Isle Royale National Park (Michigan)

This remote, lightly visited island park moated by Lake Superior is an Upper Midwest gem—and an underrated destination for fall colors. Some of those colors make a modest display in the conifer-heavy boreal forest along the island’s lakeshore, but autumn visitors heading into Isle Royale’s interior discover a more intense seasonal spectacle among the northern hardwood forests of the uplands.

Maybe mark fall with a shoulder-season backpacking adventure along Isle Royale’s remote divide on the 40-mile Greenstone Ridge Trail, where smoldering sugar maples and yellow birches will have your eyes swimming. (And maybe you’ll spot—from a safe distance—a bull moose revved up for the rut, too...)

Rocky Mountain National Park (Colorado)

The mixed-hardwood forests of the Midwest and Northeast are justly celebrated for their unexcelled fall foliage, but the American West has its own autumnal splendor, to say the least. That’s especially true in the Southern Rocky Mountains, where vast stands of quaking aspen turn majestic mountainsides into golden dreamscapes—often framed from above by the first snow dusting on those skyscraping peaks.

Rocky Mountain National Park in Colorado is a classic hotspot for experiencing the glories of fall aspens, with popular leaf-peeping hiking destinations including Bear Lake, Sprague Lake, Alberta Falls, and the Upper Beaver Meadows. Hearing some of the park’s plentiful elk bugling while you’re marinating in the scenic overload of yellow aspen stands and looming tundra summits is the icing on the cake.

Grand Teton National Park (Wyoming)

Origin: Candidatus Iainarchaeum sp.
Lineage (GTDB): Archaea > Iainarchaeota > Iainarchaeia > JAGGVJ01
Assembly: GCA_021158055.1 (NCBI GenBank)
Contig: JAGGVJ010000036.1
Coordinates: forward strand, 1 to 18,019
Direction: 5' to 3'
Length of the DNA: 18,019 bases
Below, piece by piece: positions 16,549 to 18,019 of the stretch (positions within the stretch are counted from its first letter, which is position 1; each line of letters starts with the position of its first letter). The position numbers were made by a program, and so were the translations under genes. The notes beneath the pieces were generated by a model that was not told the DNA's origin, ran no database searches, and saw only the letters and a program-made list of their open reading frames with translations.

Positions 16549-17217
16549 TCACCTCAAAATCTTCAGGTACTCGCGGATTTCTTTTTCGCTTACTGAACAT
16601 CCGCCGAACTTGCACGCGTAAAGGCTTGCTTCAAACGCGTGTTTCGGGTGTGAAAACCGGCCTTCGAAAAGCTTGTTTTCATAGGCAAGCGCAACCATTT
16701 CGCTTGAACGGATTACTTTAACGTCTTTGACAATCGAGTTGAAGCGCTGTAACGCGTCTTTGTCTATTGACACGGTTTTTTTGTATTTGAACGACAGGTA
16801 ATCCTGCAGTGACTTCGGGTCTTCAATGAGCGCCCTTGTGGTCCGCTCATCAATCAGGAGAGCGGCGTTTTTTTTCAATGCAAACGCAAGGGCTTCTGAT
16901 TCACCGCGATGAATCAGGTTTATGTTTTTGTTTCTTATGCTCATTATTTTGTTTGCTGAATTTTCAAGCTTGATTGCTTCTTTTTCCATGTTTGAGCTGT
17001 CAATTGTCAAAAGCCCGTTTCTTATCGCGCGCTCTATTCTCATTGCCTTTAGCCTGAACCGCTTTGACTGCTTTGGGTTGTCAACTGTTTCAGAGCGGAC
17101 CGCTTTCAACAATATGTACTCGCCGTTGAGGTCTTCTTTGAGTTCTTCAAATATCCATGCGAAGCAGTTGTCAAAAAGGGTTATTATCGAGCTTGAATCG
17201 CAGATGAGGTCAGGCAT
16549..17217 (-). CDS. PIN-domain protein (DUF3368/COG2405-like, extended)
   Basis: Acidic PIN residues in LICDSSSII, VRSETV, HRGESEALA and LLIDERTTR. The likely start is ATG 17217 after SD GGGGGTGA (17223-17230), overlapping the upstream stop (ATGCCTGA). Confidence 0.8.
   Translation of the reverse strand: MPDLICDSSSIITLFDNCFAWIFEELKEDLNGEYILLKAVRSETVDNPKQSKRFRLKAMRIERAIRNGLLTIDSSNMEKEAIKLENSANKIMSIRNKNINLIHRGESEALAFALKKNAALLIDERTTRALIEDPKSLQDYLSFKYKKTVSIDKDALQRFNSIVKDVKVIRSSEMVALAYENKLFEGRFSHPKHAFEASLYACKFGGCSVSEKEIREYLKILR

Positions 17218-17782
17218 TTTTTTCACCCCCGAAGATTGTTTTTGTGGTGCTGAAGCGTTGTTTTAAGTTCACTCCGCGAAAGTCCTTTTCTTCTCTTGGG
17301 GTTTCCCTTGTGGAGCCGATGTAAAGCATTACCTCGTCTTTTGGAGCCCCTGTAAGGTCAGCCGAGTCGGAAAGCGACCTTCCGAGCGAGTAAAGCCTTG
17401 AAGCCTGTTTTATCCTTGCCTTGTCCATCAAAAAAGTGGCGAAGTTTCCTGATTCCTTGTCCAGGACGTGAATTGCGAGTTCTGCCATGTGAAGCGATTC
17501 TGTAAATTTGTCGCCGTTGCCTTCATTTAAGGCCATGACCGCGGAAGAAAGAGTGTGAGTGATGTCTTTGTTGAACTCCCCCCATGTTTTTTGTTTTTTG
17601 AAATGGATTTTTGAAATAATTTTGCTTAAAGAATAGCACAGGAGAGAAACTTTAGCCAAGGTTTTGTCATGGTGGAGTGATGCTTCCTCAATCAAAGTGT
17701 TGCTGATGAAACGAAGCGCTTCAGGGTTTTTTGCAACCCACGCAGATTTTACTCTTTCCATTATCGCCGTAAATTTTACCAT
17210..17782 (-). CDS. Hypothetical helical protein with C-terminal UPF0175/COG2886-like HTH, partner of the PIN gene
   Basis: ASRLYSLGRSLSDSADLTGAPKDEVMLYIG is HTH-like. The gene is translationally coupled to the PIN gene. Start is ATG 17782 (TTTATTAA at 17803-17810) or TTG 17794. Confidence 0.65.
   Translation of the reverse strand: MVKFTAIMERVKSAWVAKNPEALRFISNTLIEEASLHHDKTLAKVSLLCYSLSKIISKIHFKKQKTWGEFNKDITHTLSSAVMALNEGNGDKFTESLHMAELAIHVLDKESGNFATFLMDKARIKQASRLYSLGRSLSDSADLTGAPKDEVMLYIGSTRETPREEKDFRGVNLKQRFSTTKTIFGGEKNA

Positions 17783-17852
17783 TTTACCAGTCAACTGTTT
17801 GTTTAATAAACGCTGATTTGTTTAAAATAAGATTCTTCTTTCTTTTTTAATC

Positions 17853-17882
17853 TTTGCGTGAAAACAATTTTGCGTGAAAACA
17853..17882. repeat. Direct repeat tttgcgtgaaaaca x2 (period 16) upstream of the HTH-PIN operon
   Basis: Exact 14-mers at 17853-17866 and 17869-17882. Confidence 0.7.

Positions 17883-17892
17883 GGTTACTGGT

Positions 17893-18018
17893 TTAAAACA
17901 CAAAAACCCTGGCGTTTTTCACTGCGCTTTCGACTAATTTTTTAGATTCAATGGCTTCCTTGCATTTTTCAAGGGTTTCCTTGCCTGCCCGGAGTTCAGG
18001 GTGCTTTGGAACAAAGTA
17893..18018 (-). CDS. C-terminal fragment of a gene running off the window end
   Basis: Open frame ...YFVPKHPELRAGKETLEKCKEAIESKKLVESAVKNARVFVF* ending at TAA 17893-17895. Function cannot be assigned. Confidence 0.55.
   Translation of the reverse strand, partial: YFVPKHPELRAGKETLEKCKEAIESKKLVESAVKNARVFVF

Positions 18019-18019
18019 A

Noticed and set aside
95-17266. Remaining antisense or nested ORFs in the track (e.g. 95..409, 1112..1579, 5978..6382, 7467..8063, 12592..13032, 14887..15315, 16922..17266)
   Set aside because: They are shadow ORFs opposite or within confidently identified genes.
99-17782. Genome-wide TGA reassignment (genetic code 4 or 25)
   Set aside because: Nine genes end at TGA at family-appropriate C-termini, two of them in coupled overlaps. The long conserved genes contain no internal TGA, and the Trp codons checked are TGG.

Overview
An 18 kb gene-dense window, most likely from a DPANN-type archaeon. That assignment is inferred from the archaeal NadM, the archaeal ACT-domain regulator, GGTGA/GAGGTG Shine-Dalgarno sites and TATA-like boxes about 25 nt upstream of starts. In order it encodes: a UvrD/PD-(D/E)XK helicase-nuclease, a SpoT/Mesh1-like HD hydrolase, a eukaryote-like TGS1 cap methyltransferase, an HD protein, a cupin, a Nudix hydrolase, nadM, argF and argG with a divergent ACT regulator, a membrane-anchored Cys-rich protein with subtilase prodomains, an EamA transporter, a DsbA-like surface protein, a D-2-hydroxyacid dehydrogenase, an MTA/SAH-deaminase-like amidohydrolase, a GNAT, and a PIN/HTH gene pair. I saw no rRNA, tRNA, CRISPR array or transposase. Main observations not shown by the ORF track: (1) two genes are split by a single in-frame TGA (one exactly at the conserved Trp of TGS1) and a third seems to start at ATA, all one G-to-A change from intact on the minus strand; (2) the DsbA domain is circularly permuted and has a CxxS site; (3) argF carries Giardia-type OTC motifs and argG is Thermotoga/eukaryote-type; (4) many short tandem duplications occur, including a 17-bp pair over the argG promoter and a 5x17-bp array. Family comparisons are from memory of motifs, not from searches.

It’s hard to imagine a more stunning backdrop for fall colors than the sheer eastern face of Wyoming’s Teton Range, which ranks among North America’s most all-around glorious clusters of peaks. While aspens don’t hold court over quite as much acreage up here in the Middle Rockies as compared to the Southern Rockies, these golden stunners are still widely distributed, and their fall guise against the jagged peaks of the Tetons makes for some of the truly sublime scenery in the country.

Any number of trails, from easy front-country strolls to wilderness backpacking routes, will show off these fall-color vistas, from the Swan Lake and Beaver Creek loops to forays up into glorious Cascade Canyon. And don’t forget to scan the yellowing willows of Grand Teton lakeshores for moose!

Hike Into Fall Wonderlands With Crescent Moon

From the surprising canyon colors of Guadalupe Mountains National Park in Texas and the valley-floor show in Yosemite to the bigleaf- and vine-maple beauty of Washington’s Mount Rainier or Olympic national parks and the crimson tundra way up in Denali, we’ve left plenty of fine “America’s Best Idea” leaf-peeping off this list. We could obviously go on and on. But hopefully, we’ve inspired you to start planning some fall-color sightseeing odysseys in U.S. national parks in the coming months.

Stay balanced on the trail—and take some of that bodily strain off—with carbon-fiber or aluminum trekking poles from Crescent Moon, must-have hiking aids for getting your leaf-peeping on this fall!

Check out all of our foam snowshoes, aluminum snowshoes and snowshoe accessories.

Foam Snowshoes Aluminum Snowshoes Snowshoe accessories